"Nice meeting you too." Jerry picked up his guitar and got off the bus. Riley looked back out the window as the bus gradually started to move again. He felt a change come over him and suddenly everything in the world seemed perfect again. Just like childhood. All he could do was laugh quietly to himself, and smile as he stared at the trees outside that looked as though they were just passing by amidst a heavy breeze.

      Later that night Riley took a cab to the address listed on the card Jerry gave him; a house in a residential neighborhood. Once again, the full moon-along with a few lampposts scattered about--lit the streets as he stepped out of the cab and onto a sidewalk covered in reds, browns, oranges and yellows of the fall season that had just passed. Riley figured this looked like a good place to have a studio. He walked up the steps leading to the front door and rang the bell. A bird chirped. A phone rang in a nearby house. Jerry opened the door. "Yo what's up man? Come in." Riley walked into the house, past the kitchen, following Jerry into the studio. The studio was separated into two rooms by a large window: One room was the rehearsal area, a large open space save for the band's equipment, a leather couch and t.v., larger than any of the rehearsal rooms he had previously worked in, and the other was a room full of recording equipment. Riley looked through the window and into the recording room. Sitting on one table, he could see a state of the art mixing board, a digital recording unit, a 32-track reel-to-reel analog recorder, and on the table beside it sat a computer, a PA system, an equalizer, a stack of effects processors. Directly to his left and in front of him the other members of the band were sitting on a black leather couch drinking beers and watching VH1. A few tie-died sheets were draped from the ceiling and all sorts of colorful Persian and Indian rugs decorated the otherwise bare and gray concrete floor.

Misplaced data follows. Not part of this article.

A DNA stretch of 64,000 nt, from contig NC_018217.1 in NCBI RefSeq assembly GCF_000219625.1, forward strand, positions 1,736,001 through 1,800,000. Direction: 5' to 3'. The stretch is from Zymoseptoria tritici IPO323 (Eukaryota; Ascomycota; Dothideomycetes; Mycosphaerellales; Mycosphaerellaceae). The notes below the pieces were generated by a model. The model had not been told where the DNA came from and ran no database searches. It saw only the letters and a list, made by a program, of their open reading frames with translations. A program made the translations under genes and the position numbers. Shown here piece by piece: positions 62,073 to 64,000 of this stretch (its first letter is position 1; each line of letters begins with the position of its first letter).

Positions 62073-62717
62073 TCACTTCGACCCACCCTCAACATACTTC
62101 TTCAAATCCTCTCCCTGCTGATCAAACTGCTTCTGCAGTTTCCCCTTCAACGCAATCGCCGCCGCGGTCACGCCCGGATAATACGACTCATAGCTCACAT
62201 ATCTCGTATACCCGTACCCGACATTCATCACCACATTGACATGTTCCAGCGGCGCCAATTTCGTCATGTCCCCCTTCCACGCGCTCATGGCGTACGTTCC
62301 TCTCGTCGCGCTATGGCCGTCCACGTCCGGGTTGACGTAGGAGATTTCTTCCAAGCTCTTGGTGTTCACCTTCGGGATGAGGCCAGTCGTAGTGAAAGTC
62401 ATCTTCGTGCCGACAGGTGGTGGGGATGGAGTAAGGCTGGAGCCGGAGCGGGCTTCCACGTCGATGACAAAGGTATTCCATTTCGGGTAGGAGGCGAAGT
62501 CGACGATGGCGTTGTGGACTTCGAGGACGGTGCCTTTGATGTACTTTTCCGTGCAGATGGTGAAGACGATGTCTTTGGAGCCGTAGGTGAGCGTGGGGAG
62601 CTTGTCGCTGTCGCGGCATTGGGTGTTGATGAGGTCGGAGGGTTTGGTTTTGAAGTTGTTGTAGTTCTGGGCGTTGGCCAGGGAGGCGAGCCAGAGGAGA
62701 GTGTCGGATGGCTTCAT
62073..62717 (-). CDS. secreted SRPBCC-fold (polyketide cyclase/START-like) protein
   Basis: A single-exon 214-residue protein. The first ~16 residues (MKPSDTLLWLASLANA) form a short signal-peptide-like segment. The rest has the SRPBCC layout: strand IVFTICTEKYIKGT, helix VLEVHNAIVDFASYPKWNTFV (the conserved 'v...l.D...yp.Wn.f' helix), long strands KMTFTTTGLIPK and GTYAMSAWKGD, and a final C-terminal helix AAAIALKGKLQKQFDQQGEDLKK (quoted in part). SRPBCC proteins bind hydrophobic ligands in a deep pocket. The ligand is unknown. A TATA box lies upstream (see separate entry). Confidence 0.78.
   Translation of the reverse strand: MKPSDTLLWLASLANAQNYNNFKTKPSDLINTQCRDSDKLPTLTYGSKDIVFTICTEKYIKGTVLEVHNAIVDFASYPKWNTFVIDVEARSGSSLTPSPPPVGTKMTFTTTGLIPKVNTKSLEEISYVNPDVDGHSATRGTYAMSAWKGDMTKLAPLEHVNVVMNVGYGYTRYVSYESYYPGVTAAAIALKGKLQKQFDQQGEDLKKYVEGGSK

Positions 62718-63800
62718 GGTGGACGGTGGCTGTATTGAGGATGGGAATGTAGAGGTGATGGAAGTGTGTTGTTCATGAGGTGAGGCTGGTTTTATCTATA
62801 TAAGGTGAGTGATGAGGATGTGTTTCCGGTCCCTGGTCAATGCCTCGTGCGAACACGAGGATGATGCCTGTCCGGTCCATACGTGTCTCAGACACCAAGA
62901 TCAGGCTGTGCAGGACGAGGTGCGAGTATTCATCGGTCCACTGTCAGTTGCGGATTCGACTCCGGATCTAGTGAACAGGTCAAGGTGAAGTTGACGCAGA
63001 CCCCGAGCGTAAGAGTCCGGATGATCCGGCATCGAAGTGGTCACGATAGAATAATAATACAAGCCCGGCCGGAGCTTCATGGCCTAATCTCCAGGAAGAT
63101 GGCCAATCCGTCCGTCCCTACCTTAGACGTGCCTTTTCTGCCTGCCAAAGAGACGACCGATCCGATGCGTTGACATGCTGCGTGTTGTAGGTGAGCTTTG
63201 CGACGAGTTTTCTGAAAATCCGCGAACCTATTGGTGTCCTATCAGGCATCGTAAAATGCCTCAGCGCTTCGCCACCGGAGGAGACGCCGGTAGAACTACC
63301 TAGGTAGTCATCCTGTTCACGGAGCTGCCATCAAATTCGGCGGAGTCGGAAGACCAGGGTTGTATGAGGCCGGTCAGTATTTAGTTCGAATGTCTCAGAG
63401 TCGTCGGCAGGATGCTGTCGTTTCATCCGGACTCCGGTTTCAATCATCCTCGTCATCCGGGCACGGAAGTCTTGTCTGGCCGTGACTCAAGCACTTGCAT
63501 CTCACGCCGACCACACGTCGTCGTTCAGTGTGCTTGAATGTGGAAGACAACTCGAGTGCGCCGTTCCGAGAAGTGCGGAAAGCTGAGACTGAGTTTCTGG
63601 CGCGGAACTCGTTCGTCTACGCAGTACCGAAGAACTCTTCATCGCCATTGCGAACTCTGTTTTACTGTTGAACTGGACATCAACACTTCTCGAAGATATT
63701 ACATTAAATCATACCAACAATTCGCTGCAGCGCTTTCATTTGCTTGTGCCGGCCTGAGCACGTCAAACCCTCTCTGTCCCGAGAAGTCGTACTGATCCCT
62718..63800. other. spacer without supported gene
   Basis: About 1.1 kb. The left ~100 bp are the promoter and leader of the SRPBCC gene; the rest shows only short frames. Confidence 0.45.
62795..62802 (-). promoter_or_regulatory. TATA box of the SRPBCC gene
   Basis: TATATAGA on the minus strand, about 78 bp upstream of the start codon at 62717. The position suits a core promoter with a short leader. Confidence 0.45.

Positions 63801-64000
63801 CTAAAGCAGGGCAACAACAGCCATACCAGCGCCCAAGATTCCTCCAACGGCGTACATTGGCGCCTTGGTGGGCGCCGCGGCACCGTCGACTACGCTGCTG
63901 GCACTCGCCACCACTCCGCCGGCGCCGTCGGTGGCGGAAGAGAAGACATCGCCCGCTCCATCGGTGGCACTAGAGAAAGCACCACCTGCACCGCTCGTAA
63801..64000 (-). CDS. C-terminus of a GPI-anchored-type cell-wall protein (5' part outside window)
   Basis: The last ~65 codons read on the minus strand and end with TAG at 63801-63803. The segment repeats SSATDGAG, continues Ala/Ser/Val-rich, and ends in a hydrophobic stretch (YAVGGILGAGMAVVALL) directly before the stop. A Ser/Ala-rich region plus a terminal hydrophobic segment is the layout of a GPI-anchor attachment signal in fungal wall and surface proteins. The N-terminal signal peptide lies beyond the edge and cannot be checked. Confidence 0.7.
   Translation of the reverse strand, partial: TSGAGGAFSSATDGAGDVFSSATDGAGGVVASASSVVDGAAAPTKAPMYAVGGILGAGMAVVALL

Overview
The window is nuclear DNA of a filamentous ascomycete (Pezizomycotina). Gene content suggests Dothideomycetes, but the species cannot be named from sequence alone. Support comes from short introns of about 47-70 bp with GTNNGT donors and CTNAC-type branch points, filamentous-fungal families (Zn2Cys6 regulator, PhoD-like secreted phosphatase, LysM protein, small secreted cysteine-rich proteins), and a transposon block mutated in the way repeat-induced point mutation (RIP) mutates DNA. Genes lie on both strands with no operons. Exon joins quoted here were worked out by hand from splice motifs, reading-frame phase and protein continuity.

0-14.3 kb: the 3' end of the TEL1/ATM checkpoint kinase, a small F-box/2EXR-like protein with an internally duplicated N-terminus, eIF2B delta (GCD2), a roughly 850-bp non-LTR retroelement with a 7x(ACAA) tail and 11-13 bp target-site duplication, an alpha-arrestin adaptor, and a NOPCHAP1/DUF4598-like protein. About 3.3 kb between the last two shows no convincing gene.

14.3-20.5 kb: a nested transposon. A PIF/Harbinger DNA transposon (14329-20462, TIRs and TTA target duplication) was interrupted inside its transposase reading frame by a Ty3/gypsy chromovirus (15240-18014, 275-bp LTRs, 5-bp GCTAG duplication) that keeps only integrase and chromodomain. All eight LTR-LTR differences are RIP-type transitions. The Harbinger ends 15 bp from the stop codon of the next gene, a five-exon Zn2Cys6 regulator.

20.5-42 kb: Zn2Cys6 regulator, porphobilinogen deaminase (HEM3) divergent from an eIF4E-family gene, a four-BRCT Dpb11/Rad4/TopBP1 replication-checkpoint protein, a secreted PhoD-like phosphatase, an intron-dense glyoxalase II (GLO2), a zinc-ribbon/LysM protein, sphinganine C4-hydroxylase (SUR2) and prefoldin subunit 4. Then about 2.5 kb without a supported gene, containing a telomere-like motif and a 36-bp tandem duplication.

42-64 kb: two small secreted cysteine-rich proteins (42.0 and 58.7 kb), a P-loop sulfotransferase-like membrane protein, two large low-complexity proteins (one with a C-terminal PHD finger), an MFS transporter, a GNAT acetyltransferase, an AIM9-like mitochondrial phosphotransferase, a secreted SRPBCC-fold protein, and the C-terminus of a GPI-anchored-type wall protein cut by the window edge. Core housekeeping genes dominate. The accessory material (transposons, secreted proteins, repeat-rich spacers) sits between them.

"That's Crazy Mike, he plays rhythm guitar, Dave over there plays the four string and Marty here is our kickass drummer. Guys, this is Riley." The guys on the couch said their respective hellos. Jerry turned to Riley as he handed him a microphone. "You ready to kick some ass?"

      The bassist interjected. "Wait hold on. Jerry, you said this guy didn't do drugs."

      "Yeah, that's what I said."

      "Are you blind man? This guy's a heroin addict, just look at him! I'm sure if you asked him to roll up his sleeves you'd see track marks. No offense, but we don't want third-class druggies singing for us. Sorry, you're gonna have to leave."

      Riley just nodded his head. "Alright," he said, then turned to Jerry. "Thanks anyway man."

      Once outside and in the bitter cold of the winter night, Riley could do nothing but reminisce of his early childhood days; the sweet innocence, pure bliss and tender happiness all came pouring back into his mind as vivid scenes of just yesterday. He stared at the full moon longingly then muttered to himself, "At least I still have you friend. At least I still have you."